The App Store currently has around 800k active apps listed. I suspect a significant number of these haven’t been updated in more than 12 months. An app that is listed for sale but is no longer under active development creates the possibility for bad user experience. It is like a grocery store that leaves expired produce on its shelves. The best situation for customers is a marketplace where whichever choice they make results in a great experience.
The idea of expiring apps is centered on Apple’s recent announcement that they will no longer accept apps in the App Store that are not retina ready and updated to support the 4” screen of the iPhone 5 and latest generation iPod touch. I can only think of one app on my phone still not updated for the latest devices1, but I am not as heavy an app shopper as many.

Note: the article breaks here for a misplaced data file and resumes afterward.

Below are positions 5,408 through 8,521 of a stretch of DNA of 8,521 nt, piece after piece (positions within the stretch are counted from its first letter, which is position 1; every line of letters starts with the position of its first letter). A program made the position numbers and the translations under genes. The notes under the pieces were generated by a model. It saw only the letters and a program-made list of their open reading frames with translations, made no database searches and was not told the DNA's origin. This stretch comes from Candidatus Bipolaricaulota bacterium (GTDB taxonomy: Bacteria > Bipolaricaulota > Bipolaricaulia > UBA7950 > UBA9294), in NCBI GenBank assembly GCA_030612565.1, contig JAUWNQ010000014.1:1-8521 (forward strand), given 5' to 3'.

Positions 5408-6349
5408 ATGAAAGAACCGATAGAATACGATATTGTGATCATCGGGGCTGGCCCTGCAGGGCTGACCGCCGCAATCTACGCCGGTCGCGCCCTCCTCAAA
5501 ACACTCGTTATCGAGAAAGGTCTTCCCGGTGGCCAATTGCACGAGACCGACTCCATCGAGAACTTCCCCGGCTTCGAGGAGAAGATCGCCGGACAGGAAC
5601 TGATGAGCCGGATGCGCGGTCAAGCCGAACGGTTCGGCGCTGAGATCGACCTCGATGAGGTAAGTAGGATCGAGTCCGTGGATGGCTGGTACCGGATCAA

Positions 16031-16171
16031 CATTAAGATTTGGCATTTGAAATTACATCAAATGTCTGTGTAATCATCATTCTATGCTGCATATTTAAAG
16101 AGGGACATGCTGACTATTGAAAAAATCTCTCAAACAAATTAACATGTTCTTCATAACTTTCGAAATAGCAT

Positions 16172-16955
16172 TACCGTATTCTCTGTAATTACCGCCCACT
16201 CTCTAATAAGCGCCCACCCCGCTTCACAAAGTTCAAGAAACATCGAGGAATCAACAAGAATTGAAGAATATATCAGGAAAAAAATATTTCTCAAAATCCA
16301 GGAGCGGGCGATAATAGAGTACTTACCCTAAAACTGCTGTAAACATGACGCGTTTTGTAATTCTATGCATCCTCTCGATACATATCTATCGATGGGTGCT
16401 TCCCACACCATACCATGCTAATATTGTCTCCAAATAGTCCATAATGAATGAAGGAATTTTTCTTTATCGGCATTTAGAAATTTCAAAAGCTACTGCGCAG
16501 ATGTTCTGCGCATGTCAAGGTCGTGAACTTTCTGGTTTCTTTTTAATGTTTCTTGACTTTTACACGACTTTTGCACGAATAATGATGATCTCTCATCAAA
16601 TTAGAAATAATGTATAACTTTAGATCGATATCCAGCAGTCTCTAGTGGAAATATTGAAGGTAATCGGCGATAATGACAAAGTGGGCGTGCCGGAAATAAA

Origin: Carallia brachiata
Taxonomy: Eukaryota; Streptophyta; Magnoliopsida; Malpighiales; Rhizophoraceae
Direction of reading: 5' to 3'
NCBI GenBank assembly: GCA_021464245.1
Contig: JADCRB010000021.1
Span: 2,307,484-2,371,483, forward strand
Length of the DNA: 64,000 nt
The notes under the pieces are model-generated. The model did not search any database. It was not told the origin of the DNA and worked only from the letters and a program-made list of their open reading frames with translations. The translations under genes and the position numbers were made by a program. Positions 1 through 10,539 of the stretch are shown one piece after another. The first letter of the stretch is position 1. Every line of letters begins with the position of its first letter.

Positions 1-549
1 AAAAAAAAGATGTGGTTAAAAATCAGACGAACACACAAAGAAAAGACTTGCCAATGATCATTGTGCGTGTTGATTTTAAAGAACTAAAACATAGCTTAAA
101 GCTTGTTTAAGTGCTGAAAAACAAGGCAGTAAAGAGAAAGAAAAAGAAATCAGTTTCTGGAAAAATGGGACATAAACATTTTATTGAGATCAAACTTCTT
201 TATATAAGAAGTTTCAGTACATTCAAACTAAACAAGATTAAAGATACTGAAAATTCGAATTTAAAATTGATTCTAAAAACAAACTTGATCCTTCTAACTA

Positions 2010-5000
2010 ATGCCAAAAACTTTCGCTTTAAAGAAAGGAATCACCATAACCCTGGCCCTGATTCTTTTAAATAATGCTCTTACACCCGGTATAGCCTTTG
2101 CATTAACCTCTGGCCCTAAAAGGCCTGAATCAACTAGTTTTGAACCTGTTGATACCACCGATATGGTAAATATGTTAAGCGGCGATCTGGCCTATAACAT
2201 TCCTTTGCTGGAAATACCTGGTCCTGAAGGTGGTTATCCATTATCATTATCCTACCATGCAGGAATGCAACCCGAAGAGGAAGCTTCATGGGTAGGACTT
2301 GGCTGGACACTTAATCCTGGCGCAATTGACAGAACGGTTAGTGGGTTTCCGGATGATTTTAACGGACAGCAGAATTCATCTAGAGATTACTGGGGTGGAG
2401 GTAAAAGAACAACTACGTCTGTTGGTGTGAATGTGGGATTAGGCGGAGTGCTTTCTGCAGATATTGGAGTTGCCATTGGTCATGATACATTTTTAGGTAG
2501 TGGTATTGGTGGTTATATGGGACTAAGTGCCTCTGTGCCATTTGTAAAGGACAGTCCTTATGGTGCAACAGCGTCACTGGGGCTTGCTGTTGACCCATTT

While I don’t believe Apple will likely do this because the app count metric is still worth something, it is something I believe is a positive both for the ecosystem itself, as well as independent developers personally.
Back in August of 2012, I killed both MarkdownMail and the elder statesman of the Second Gear catalog, Today. Both were still bringing in a small amount of sales, but the emotional burden of having apps in the store that I know could use improvements, but have zero interest in working on anymore is heavy. It’s also difficult for me to get over the gross feeling that I would be taking someones $3 - $10 for an app that worked, but really wasn’t actively supported going forward. Financially, it wasn’t my wisest move, but I’ve done way dumber things with money.
This is also why I was more understanding of Google’s decision to axe its Reader project in favor of focusing on other projects. While I sympathize with the people losing a utility they were fond of, tossing rotting software in the dumpster makes room for future innovations from other developers in that space, and allows Google to focus on the things it’s most interested in.
Looking at you, Boxcar.↩